Each issue we speak to an ABTA employee about their work. This time, it’s Nikki White, director of destinations and sustainability
My role is incredibly varied: I work across operations, health and safety and crisis management – speaking to members, destinations and the Foreign Office (FCO). Sustainable tourism is also a critical part of my role, which includes looking at environmental issues, human rights, the modern slavery act, accessibility, child safeguarding and animal welfare.
I travel a lot with my job, speaking at engagements, raising the profile of sustainability or meeting ministers on operational challenges. I feed back information from our members about challenges they are facing. Our peak season is out-of-season, working in preparation for future challenges that may arise in destinations.
The hurricanes in the Caribbean last year are a good example. Having worked with Members and the FCO on the immediate situation we then, in the aftermath, liaised with the Caribbean Tourism Organization, FCO and people in the region to help with longer-term planning and getting back into the destination. It’s our role to reach out through those stakeholders. We need to be able to give members credible information to help them make decisions about returning to destinations, as there is a lot of misinformation at the time of crisis. Where there are gaps, we push hard to get that information on behalf of the industry. Many destinations get back on their feet very quickly; they are very good at recovery, and you wouldn’t want to exclude them as they need a boost at that point.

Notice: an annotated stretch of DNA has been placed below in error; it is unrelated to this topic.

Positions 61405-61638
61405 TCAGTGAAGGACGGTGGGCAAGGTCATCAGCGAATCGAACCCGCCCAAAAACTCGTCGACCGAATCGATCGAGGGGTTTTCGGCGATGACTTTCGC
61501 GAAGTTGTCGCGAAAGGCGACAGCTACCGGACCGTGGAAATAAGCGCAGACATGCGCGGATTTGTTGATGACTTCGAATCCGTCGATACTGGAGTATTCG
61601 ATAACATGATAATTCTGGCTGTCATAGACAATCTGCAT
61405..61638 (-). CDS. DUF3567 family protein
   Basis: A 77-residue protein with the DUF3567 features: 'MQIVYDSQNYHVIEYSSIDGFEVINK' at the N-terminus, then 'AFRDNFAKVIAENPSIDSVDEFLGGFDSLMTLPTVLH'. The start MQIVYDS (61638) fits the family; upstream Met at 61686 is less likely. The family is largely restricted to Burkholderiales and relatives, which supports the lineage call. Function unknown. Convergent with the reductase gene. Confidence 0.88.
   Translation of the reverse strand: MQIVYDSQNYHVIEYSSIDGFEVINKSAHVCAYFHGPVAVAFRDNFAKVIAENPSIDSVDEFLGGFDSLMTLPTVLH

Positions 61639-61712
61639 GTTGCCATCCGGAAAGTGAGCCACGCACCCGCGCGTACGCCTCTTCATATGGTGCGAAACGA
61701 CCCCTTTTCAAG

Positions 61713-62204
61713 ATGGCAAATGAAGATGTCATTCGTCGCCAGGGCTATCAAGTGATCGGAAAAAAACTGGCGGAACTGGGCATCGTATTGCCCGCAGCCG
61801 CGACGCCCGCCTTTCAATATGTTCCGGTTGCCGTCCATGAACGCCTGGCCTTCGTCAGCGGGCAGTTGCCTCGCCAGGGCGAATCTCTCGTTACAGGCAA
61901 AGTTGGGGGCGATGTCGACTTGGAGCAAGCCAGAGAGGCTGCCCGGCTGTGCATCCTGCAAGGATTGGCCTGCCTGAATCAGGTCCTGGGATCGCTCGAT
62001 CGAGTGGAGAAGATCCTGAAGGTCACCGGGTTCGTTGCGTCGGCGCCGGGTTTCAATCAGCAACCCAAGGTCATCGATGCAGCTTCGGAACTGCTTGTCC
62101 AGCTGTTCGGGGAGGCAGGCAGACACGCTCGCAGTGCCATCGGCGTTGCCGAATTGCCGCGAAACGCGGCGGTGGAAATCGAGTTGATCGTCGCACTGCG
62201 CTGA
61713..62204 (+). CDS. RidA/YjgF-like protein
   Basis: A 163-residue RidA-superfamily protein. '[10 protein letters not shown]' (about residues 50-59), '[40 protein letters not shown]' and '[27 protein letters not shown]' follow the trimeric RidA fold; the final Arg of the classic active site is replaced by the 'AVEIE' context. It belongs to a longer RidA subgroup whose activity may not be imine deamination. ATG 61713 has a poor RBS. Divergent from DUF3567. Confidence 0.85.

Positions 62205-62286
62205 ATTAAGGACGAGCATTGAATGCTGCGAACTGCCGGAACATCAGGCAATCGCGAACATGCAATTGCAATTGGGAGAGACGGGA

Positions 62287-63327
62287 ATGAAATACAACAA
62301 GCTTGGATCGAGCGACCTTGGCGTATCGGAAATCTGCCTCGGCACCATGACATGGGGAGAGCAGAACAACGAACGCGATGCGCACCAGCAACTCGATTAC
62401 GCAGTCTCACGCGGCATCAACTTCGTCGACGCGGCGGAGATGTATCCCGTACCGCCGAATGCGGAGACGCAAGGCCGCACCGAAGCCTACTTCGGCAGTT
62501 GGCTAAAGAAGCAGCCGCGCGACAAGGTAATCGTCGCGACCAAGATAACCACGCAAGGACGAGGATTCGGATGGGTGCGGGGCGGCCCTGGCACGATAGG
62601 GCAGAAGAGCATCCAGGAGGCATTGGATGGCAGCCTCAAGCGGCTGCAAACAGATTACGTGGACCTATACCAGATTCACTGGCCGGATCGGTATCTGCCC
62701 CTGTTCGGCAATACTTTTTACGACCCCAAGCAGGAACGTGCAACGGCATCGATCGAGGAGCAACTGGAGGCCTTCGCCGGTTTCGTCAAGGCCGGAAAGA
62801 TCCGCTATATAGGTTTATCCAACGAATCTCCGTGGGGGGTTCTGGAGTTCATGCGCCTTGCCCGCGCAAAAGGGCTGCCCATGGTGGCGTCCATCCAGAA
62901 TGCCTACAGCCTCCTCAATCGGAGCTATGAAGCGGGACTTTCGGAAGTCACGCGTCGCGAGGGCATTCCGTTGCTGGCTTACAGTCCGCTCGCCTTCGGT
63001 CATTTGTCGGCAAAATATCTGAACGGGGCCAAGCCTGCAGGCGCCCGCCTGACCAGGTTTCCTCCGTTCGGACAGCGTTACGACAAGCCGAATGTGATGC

Then there’s the matter of ‘overtourism’, although I don’t personally like that term, as it oversimplifies such a big issue. So much of it comes down to integrated destination planning. For one area, there might be too much tourism at one point, but another part might not have the tourism they need. It’s about looking at the much bigger picture, and looking at the individual destinations or resorts and the challenges they face there. More focus on the supporting infrastructure for locals and tourists is needed in many places.
We also work very closely with our Members on health and safety matters, reviewing the incidents and evidence on an ongoing basis and exploring solutions to emerging issues. In some cases we decide to run public information campaigns to make customers aware of important information and any potential risks, such as balconies, quad bikes and mopeds and how to stay safe in the water.
It’s very important that the travel industry is constantly looking ahead, and putting steps in place to make sure we’re leading the debate and working on emerging issues. When we launched our guidance on animal welfare back in 2013, there wasn’t anything like it out there. It’s been a very important source of information for our Members and the wider industry. Members raise issues, and customers bring issues up and then we’ll find a relevant NGO or charity, and look at academic work, to keep our thinking up to date.
My team is also developing training to help our Members’ staff develop their skills and understanding of particular areas. So far this year we have launched a new module that helps frontline staff talk to their customers about the availability of the Foreign and Commonwealth Office travel advice, and we’ve updated our training on accessibility. Members can access this training at abta.com.
No two days are the same, so I’m always ready for something new crossing my desk.